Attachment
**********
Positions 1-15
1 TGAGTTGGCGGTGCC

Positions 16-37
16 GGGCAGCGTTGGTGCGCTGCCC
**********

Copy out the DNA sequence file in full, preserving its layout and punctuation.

Positions 1-15
1 TGAGTTGGCGGTGCC

Positions 16-37
16 GGGCAGCGTTGGTGCGCTGCCC